by Tom Owen

TimeOut implores us to love London. But does TimeOut love us? 

It's time to talk about TimeOut. That insidious presence in every Londoner's life. The malevolent black and red manuscript that appears once a week and follows you unbidden back to your home. You don't even want it, but you're conditioned to take it, out of fear that somebody in the office might begin a sentence with, 'Do you want try out that new..?' And you suddenly wish you had studied for this weekly test. You'll just have to sit there in silence, fiddling with your sad little desk tidy as everybody else discusses it and bonds. Your boss will join in on the joke. Remember that promotion you missed out on to Creepy Rob? That’s all because of that one week you brought a book to read on the tube instead of leafing idly through TimeOut like a normal. 

A fucking book? Who do you think you are? Amelie? Some quirky Parisian waif who works for three hours a day and spends the rest of their time ambling blithely around the city streets in a world of their own imagining? You are not Amelie, mate. You are a Londoner. Suck it up.

It says a lot that a film from 2001 was the only reference to a person who owns a book I could pluck from the great, grey sea of recent popular culture. 

I'm not surprised Creepy Rob got the job over you. Who cares if he sometimes gets handsy at the works do – at least he read that article on the ten types of pigeon you'll see in Trafalgar Square. 

Who even writes TimeOut? What is the point of them? Do they go through their entire lives unbearably excited about everything? Between the endless openings of art shows and crunk-salsa fusion dance classes, when do they find time to sit around in their pants eating Starbursts and binge-watching 'Scandal’? 

The kind of stamina it takes to write, with apparent enthusiasm, week in, week out, about the best canal-side bars to drink prosecco in for less than £20 per bottle, is enormous. These people should be riding the Tour de France, or skiing unsupported to the South Pole. Where do they find these endless reserves of give-a-shit?

The only rational explanation is that every two weeks, the entire staff of TimeOut are pitched against each other in a 'Hunger Games' scenario - except instead of the survivor guilt and ashen-faced horror that the young citizens of PanEm experience in the arena, each TimeOut writer takes to the task with boundless glee and gusto. They do not try to kill each other, they try to out-enthuse one another. Extra points are awarded for pithy puns and snappy subheaders.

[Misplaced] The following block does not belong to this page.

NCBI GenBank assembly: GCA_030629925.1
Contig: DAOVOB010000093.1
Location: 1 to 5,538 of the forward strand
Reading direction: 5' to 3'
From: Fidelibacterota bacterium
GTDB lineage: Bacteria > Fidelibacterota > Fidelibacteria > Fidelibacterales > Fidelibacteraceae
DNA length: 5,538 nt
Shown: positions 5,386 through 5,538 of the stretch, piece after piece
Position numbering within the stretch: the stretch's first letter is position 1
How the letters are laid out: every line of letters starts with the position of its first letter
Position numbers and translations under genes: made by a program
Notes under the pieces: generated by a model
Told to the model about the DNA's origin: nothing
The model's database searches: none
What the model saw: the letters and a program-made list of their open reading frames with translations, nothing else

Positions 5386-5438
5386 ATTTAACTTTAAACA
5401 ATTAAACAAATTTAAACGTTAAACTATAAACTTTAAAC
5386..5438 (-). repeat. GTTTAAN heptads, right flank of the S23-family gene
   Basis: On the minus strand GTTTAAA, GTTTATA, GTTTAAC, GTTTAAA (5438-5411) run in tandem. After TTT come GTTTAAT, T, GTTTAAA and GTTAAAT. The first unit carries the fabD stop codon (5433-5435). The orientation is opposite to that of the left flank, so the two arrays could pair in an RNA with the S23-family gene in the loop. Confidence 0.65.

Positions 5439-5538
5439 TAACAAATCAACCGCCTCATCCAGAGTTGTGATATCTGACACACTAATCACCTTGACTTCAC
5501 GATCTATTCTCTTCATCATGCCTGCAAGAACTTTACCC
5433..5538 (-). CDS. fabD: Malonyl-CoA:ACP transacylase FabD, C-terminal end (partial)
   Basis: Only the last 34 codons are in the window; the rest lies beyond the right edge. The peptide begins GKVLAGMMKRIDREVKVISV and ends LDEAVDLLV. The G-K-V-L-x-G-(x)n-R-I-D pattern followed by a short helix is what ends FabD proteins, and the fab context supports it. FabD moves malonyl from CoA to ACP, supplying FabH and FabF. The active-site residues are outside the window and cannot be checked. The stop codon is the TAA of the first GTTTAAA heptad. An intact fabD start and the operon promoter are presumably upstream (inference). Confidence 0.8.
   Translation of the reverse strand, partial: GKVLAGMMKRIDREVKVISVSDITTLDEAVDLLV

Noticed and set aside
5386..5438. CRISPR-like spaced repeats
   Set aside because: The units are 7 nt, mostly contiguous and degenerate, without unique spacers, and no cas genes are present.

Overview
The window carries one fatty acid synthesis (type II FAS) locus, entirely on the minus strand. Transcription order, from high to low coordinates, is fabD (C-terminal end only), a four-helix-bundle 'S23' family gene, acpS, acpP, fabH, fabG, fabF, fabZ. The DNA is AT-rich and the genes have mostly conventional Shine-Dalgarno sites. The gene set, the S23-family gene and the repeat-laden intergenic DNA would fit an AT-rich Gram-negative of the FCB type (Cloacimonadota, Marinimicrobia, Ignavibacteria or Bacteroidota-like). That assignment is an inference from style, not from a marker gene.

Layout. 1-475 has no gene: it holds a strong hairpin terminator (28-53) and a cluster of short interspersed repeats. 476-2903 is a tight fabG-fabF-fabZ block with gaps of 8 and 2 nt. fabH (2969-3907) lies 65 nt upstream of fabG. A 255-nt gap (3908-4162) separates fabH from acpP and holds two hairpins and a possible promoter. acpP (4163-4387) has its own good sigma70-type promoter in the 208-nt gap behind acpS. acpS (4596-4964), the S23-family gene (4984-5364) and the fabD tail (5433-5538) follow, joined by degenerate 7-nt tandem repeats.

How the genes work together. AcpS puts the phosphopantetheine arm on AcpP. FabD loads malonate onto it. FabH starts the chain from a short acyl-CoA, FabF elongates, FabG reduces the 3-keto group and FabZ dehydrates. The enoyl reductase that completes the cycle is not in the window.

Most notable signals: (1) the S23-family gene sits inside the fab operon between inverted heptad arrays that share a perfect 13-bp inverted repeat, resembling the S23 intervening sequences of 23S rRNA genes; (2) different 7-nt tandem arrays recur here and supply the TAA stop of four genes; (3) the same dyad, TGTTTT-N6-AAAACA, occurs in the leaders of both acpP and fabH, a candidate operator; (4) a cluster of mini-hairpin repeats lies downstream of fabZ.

"Have you seen this collection of late-summer, maritime-themed dresses? They're nautical, but nice!"
"You'll be in Double-oh-heaven with these seven must-try Martini recipes!"
"Get stuffed! These are the eleventy-one funnest taxidermy classes in Leyton!"

I bet it goes on for hours. Just hours and hours. Like the world's peppiest rap battle marathon. Or a type of torture the CIA goons at Camp X-ray would consider ‘a bit much'.

In this battle royale, instead of the physically weak and the strategically suspect, it is those who can no longer muster the enthusiasm that are purged – they are banished from the TimeOut offices and sent to work at a Sunday broadsheet where they will write about quinoauntil they die. The winners live to gush another day. This is the grim reality of producing a weekly print magazine.

Is there anything we can do to stop this horrible cycle? Yes. Ignore them. Like playground bullies, dementors and house cats, these writers feed off your fear. The fear that somehow you'll miss out if you stop reading. And yet stop reading is exactly what you must do. Tell the man in the red anorak to bugger off next time he idly waves a copy at you on your way out of the station. Break the cycle. End the madness. Read a book if you absolutely must.  

Now if only there were somewhere you could find a selection of ten-or-so easily-digested novel recommendations arranged onto a single page of print.

Tom Owen isn't always this cynical. Honest. He is always the editor of Smoke and Tales.

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